Halloween in Scotland

Samhain was a harvest festival, marking the final harvest of the year and the beginning of the onset of winter. It was traditionally seen as an occasion for revelry as well as for making offerings to protect the cattle and crops over the coming winter.

Fire would also play an important role in any Samhain ritual. Sometimes, two bonfires would be built side by side and the people, sometimes with their cattle, would walk between them as a cleansing ritual. In parts of Scotland, torches of burning fir or turf were also carried around homes and fields to protect them.

In some places, people doused their hearth fires on Samhain night. Each family then solemnly re-lit its hearth from the communal bonfire, bonding the families of the village together.

Whilst bonfires to scare away the undead are still lit in some areas of Scotland, more usually “neep lanterns” (turnip lanterns) are made by scooping out a turnip and cutting through the skin to create eyes, nose and mouth. A candle is then placed inside to make the lantern. These lanterns are also supposed to ward off evil spirits. Nowadays thanks to the influence of American culture, pumpkins are as common as turnips for lanterns.

Robert Burns, Scotland’s greatest bard, wrote extensively of how ancient beliefs had survived well into the Christian era, as he twisted stories of witchcraft and the devil with the traditions kept alive during Hallowe’en. His 1785 poem ‘Hallowe’en’ details many of the national customs and legends surrounding the festival which persisted even with the introduction of Christianity. From the second verse:

Some merry, friendly, country-folks
Together did convene,
To burn their nits, an’ pou their stocks,
An’ haud their Hallowe’en
Fu’ blythe that night…..

(Translation: Some merry, friendly, country people
Together did convene,
To burn their nuts, and pull their plants,
And keep their Halloween
Full blythe that night.)

As mentioned in the lines above, a common Halloween tradition was for an engaged couple to each put a nut on the fire. If the nuts burned quietly then the marriage would be happy, however if the nuts spat and hissed then the marriage would be stormy. Similarly, if a girl put two nuts on the fire, one for her lover and one for herself, and the nuts spat and hissed, then this was a bad omen for their future together.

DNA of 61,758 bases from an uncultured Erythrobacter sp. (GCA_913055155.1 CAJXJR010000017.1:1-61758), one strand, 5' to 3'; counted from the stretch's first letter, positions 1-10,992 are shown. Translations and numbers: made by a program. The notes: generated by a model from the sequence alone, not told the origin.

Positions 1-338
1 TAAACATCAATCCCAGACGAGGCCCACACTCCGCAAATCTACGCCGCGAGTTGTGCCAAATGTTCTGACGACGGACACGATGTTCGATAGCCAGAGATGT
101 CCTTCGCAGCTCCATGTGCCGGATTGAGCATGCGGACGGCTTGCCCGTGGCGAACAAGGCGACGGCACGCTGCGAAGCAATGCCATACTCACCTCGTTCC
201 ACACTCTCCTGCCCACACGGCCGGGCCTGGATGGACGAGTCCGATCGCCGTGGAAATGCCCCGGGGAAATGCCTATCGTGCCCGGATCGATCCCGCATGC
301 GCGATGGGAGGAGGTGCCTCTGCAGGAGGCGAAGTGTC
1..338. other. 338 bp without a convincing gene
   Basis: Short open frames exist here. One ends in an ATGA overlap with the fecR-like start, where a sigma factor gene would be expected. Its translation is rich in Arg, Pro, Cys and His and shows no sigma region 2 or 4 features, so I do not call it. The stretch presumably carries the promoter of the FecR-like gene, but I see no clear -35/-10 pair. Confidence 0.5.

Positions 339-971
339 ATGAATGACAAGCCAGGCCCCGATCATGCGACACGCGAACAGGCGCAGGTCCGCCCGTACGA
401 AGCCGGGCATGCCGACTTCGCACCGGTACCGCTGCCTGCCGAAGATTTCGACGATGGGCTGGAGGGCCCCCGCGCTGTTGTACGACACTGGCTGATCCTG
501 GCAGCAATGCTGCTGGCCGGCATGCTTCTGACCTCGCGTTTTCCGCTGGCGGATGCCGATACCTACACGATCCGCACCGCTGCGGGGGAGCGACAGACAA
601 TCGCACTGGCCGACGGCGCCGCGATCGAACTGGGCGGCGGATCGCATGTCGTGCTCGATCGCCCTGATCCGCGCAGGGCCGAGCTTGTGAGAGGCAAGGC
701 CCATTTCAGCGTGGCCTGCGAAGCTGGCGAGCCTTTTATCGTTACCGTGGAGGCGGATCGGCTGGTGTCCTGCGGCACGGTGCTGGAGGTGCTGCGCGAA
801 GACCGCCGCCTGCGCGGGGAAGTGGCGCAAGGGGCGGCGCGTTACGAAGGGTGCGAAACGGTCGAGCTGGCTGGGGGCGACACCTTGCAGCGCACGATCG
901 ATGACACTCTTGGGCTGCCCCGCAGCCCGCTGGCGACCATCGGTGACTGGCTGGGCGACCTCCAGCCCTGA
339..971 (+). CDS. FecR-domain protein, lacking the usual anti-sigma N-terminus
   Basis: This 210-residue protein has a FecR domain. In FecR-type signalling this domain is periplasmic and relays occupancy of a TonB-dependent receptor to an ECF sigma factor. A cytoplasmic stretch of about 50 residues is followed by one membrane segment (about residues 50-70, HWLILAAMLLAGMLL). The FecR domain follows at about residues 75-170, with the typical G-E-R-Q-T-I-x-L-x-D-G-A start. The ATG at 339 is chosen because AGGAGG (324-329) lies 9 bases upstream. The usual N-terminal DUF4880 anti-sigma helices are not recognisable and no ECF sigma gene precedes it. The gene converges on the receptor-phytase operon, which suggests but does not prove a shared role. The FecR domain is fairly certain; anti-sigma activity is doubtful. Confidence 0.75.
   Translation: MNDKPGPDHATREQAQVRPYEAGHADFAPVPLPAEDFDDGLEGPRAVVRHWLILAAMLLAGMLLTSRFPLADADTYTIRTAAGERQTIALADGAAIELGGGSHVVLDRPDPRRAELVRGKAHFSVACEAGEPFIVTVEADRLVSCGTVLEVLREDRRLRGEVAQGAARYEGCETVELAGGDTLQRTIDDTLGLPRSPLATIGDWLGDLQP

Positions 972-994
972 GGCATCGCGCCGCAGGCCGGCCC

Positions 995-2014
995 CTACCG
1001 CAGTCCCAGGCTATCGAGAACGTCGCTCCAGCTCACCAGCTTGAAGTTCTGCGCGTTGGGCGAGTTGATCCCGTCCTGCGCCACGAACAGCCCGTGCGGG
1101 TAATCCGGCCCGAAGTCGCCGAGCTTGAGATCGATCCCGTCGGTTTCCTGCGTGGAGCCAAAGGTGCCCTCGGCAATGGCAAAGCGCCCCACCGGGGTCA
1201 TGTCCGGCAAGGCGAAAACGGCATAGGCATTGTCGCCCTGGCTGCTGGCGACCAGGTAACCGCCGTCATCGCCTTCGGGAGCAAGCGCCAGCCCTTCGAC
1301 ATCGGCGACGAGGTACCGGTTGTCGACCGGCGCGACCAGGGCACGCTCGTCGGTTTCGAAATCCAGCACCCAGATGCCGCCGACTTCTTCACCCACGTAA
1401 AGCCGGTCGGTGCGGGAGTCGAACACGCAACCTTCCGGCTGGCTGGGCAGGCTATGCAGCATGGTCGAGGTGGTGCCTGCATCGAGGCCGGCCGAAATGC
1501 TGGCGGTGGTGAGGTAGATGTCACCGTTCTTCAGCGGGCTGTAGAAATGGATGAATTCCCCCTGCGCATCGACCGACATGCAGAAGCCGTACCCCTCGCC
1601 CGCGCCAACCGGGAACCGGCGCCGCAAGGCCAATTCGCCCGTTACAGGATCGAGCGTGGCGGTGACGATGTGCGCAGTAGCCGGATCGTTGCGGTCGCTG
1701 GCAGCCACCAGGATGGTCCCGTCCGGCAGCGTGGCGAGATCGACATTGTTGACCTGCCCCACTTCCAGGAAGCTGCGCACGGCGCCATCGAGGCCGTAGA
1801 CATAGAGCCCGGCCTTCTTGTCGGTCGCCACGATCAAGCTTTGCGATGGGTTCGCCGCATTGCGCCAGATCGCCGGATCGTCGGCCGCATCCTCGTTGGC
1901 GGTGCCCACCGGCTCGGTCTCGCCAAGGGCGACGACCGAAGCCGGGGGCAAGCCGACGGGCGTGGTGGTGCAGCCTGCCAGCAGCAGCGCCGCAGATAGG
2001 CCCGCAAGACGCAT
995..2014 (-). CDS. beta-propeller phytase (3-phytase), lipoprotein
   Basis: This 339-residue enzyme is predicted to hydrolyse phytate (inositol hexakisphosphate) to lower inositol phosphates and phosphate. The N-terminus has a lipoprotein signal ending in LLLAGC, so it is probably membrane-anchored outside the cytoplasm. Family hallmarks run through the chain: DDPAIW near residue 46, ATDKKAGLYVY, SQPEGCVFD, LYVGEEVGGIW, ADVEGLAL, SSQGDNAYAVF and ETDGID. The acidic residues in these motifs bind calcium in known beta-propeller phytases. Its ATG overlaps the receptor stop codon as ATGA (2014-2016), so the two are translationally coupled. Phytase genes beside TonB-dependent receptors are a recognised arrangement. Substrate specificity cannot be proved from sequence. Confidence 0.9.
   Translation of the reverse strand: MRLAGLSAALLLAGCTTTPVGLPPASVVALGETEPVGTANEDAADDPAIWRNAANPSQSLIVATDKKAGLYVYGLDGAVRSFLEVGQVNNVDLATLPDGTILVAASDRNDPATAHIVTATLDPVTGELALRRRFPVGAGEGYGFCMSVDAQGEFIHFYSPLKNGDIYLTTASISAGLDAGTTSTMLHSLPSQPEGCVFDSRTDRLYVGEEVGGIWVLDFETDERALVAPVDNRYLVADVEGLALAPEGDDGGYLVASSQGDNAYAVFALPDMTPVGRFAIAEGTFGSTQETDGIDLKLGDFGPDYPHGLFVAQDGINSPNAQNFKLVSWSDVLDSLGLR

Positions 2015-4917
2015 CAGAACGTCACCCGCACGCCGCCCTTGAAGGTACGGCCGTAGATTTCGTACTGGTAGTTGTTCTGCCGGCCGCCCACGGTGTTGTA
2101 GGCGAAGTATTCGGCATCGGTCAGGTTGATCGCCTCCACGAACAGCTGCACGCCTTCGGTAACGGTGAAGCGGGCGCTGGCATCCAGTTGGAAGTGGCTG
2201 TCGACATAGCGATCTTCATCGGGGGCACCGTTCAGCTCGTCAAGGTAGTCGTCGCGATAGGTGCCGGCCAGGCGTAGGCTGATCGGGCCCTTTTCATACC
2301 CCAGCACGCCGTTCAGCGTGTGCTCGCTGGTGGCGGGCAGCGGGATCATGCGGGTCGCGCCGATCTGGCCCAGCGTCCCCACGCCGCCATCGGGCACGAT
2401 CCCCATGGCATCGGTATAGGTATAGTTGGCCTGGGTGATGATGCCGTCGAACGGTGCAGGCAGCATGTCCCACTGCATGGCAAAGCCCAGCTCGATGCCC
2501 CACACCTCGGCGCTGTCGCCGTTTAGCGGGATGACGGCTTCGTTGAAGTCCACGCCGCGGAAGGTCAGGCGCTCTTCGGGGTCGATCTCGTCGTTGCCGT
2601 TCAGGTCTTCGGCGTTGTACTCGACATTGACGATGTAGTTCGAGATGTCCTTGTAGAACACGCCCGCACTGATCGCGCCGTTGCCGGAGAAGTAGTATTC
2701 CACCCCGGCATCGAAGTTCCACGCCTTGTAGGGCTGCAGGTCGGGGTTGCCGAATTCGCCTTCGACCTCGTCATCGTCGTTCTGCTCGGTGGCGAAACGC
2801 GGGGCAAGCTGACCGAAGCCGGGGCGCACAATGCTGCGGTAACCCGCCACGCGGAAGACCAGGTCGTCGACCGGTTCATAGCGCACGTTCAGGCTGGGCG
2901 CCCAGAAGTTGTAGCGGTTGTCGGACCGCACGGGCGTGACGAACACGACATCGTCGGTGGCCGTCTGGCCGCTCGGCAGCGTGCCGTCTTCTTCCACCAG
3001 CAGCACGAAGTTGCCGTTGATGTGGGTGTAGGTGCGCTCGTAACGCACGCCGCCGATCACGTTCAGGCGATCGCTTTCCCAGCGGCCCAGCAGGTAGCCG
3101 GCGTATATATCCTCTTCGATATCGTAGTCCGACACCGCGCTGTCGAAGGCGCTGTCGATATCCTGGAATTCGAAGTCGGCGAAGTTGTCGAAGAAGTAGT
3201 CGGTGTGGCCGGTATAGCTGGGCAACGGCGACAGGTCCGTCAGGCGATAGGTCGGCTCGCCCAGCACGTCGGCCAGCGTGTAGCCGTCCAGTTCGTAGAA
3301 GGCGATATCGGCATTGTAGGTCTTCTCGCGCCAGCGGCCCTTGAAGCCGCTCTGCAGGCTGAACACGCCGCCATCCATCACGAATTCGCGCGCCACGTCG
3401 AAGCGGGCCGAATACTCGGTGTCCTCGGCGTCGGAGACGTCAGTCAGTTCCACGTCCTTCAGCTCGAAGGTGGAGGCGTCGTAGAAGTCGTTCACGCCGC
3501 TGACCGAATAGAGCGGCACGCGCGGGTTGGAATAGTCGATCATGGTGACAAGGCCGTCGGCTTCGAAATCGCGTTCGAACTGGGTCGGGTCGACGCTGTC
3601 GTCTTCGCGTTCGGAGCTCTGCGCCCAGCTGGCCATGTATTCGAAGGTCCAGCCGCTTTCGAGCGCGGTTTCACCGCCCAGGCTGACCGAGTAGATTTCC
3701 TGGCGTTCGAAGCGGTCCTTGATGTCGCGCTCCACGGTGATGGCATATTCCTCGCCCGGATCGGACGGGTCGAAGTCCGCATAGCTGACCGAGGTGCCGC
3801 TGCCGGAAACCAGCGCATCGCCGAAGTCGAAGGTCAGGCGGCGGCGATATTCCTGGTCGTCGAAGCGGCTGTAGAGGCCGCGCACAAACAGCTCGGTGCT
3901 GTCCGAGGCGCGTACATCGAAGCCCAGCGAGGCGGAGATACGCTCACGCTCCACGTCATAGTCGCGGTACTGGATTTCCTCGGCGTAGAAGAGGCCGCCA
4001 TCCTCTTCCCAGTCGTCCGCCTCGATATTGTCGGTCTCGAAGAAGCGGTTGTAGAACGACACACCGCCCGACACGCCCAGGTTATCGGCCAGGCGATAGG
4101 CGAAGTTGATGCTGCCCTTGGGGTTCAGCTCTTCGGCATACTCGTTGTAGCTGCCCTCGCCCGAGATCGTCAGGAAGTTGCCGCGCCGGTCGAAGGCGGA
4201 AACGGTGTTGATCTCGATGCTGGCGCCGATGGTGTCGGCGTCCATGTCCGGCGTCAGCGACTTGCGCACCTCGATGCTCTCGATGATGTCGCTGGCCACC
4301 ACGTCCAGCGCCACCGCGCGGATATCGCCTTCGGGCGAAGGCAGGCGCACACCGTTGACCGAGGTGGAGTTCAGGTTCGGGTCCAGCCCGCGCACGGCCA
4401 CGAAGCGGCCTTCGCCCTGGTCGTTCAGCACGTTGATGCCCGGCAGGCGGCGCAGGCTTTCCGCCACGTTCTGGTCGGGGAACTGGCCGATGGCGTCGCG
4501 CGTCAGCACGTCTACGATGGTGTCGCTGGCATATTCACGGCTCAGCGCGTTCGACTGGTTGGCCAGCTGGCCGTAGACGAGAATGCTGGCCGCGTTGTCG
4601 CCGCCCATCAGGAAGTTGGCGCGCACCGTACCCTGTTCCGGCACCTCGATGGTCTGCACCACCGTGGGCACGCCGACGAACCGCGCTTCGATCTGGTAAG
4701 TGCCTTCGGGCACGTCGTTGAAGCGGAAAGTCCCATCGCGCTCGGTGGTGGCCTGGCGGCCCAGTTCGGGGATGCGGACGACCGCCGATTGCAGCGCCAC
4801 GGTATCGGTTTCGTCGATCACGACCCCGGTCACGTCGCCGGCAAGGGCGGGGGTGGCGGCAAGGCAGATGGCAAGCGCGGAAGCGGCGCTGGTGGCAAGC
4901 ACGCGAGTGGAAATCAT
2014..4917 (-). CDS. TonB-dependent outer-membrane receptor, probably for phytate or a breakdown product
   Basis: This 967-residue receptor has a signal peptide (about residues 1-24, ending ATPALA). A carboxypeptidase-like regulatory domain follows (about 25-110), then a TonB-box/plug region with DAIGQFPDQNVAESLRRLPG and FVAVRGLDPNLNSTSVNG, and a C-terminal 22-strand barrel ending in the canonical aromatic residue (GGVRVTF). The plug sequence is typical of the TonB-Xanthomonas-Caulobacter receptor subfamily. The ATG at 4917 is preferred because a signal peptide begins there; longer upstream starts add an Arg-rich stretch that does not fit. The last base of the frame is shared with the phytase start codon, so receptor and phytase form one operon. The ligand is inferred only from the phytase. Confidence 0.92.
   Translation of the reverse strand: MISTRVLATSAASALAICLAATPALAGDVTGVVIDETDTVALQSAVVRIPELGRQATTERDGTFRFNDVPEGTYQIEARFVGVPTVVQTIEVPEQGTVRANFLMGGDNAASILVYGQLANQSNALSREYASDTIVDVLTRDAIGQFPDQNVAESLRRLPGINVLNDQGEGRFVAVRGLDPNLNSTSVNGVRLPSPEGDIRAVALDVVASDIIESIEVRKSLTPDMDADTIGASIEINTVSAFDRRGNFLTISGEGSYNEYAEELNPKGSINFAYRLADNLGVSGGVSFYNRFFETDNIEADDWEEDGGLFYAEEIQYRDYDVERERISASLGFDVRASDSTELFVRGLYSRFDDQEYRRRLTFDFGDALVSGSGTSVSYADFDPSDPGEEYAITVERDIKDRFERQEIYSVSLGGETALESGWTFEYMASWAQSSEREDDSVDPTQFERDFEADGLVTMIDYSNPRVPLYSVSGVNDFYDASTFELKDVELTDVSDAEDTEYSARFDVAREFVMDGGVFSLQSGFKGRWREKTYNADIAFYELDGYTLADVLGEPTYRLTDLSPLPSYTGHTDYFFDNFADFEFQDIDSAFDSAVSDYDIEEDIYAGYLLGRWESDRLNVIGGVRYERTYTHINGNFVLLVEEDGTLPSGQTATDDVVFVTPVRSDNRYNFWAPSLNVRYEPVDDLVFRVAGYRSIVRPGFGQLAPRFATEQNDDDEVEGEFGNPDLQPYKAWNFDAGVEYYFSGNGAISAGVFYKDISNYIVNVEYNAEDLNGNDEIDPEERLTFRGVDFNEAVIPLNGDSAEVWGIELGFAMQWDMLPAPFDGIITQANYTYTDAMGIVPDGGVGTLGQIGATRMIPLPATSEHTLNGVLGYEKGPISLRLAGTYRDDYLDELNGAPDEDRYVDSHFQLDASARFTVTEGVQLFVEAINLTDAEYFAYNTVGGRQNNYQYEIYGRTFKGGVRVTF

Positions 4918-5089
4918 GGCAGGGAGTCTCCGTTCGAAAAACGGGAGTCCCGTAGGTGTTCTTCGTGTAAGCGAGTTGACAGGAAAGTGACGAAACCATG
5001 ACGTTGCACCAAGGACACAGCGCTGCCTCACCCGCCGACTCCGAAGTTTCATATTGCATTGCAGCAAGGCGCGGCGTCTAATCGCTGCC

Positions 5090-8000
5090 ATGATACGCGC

The plants mentioned in the poem above were the stalks of the kale plant or ‘castocks’. The stalks were pulled out of the ground after dark with one’s eyes shut. The idea was that the length and straightness of the stalk would indicate a future partner’s height and figure. Any soil on the stalk would indicate wealth.

In many parts of Scotland, it was customary to leave an empty chair and a plate of food out for invisible guests. People believed that it was the night when the souls of their dead ancestors were set free to roam and they might come into their houses and eat at their tables. The night was also known as ‘mischief night’, due to the tradition of playing pranks – something that has been recorded as far back as the 1700’s.

Until recently, ‘trick or treat’ was unknown in Scotland. Instead children dressed up and pretended to be evil spirits and went ‘guising’ (or “galoshin”). The custom traces back to a time when it was thought that by disguising children in this way they would blend in with the spirits that were abroad that night. Children arriving at a house so ‘disguised’ would receive an offering to ward off evil. Today it is expected that the children, as well as dressing up, also perform a party trick – a song or a dance, or recite a poem, for example – before they are offered a treat which could be fruit, nuts or more commonly nowadays, money or sweets.

The Witchcraft Act of 1735 contained a clause preventing the consumption of pork and pastry comestibles on Halloween. The act was however repealed in the 1950s so it is now legal to also offer pork pies or sausage rolls to children as treats!

The Samhuinn Festival in Edinburgh is an annual event marking the Celtic New Year. Presented by the Beltane Society, the event features a spectacular procession of fire, music, dancing, theatre and fireworks and takes place along Edinburgh‘s famous Royal Mile.